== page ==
Shares of Intel (NASDAQ:INTC) are currently trading for about $23.30. That price gives the Dow Jones (DJINDICES:^DJI) component a market cap worth $116 billion. Is the chip maker really worth that much? Or perhaps the stock is undervalued today. Let's have a look.
At today's prices, Intel shares sit just about halfway between their 52-week highs and lows.
A year ago, share prices had more than doubled from market-panic lows set in 2009. But investors quickly lost faith in Intel stock last summer, because tablets and smartphones were crushing the traditional PC market. And Intel was never much of a player in the mobile game. When fireworks lit up the New Year's night, Intel shares had fallen 23% since the August peak.
The stock has made a decent comeback in 2013, but it's not a full recovery. All told, Intel shareholders (including yours truly) are lagging the Dow over the last year.
So it's safe to say that Intel shares aren't riding any kind of momentum bubble right now.
Intel's P/E ratio is a historically low 12.6 times trailing earnings. Only five Dow stocks trade at lower P/E ratios today. Microsoft (NASDAQ:MSFT) is one of them, trading at 12.3 times earnings under the same PC-market pressure that's haunting Intel.
I would argue that Microsoft deserves a bargain-bin valuation, whereas Intel doesn't. That's why I own one stock and not the other. Both companies have largely failed at penetrating the mobile market so far. Intel's mobile processors haven't gained any traction with system builders. Microsoft tried its hand at self-branded tablets while pushing Lumia smartphones through chief partner Nokia, and the two companies are still searching for their first success stories. However, Intel broke out with a new chip that actually appeals to tablet builders.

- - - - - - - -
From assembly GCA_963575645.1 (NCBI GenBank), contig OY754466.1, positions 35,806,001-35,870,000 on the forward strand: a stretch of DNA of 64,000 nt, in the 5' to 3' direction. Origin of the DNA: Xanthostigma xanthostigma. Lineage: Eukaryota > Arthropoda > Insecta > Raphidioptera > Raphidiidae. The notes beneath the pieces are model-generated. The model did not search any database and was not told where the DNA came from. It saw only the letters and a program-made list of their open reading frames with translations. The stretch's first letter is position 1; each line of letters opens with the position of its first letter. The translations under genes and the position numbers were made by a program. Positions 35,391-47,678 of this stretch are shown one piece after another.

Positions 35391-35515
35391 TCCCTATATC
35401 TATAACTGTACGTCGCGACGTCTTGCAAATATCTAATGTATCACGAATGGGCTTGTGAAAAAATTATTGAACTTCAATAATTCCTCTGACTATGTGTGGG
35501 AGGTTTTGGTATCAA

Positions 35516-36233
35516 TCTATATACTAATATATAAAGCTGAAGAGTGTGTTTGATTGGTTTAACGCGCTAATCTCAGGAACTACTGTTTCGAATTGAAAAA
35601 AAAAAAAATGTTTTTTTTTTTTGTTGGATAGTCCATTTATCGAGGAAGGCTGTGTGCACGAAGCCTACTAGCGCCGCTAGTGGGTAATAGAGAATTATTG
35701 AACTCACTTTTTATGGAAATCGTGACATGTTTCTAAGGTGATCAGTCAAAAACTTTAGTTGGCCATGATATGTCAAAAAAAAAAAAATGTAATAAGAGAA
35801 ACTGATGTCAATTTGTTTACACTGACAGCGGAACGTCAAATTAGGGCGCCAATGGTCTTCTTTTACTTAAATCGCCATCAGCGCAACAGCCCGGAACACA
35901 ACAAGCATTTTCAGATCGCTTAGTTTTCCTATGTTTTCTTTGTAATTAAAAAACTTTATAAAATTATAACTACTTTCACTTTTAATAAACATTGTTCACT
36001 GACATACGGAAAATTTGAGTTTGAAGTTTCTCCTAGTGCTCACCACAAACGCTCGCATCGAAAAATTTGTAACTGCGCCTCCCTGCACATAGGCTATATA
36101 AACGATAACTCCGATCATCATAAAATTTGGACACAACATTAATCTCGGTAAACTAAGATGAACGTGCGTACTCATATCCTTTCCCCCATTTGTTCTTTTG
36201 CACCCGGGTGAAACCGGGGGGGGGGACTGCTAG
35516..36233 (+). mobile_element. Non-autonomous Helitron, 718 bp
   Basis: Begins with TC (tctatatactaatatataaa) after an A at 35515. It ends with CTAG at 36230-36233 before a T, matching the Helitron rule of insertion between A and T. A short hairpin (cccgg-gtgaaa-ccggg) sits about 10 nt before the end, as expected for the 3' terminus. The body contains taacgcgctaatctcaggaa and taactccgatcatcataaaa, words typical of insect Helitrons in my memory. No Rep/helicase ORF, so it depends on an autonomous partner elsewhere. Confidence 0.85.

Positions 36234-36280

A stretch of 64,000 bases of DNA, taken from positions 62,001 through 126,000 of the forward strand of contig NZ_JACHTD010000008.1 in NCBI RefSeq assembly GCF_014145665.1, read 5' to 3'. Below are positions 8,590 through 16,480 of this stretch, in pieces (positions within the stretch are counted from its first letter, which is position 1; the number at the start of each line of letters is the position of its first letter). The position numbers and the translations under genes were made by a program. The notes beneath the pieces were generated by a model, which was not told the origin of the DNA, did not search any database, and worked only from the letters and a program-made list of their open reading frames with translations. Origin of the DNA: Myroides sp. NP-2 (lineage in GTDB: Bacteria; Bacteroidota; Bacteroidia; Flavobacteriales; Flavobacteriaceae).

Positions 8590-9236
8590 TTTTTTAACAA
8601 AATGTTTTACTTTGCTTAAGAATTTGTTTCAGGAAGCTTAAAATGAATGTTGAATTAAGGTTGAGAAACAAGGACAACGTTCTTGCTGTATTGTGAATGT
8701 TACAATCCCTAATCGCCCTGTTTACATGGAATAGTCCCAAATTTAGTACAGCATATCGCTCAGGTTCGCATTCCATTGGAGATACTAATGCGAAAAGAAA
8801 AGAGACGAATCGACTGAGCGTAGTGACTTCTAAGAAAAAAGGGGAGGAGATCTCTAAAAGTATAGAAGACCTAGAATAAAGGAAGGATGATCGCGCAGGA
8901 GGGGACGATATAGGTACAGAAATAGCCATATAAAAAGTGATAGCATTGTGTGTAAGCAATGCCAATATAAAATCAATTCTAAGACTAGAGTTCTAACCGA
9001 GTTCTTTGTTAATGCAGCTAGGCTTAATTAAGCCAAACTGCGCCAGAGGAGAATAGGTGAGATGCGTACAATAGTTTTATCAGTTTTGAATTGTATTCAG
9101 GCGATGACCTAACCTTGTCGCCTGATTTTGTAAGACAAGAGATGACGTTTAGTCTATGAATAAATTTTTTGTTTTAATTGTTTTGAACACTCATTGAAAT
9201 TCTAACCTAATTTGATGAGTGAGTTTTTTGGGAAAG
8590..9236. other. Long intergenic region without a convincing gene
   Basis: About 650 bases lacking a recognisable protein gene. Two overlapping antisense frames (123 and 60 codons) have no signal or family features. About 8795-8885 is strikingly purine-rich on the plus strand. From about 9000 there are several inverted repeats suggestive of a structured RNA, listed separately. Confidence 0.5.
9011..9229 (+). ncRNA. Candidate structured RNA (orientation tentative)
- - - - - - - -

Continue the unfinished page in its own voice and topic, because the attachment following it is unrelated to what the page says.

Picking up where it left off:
Moreover, Microsoft's tenure in the data center is fading. In a survey by analyst firm IDC, Windows-based servers saw their market share stalling in 2012, while Linux systems are growing. Sales of server systems based on Intel-compatible chips grew 4.1% last year, even as the overall server market shrank by 1.9%.
In other words, Intel is making inroads into the new computing model while dominating the established market. Microsoft can't make these claims, and yet the two stocks can be bought for very similar P/E markups. I would argue that Intel deserves better. Microsoft is fairly valued at best, and overvalued if the recent restructuring gamble doesn't pan out.
So what's Intel really worth? Analysts currently believe that the company will grow earnings by 11% a year for the next 5 years. I think that's a very conservative estimate, given Intel's market power and its 28% growth rate over the last 5 years, but let's go with the Street's view.
Plugging that growth rate into a discounted cash flow calculator, I arrive at a fair price of at least $30 per share. Like I said, I don't agree with the future growth-rate assumptions here, and believe that Intel is worth more than that.
But there you have it: Intel should be worth at least 30% more than the current price tag. Intel has earned every penny of its $117 billion market cap, and more besides.
The Motley Fool owns shares of Intel and Microsoft. Motley Fool newsletter services have recommended creating a bull call spread position in Intel. Motley Fool newsletter services have recommended creating a bull call spread position in Microsoft. Motley Fool newsletter services have recommended creating a covered call position in Nokia. The Motley Fool has a disclosure policy.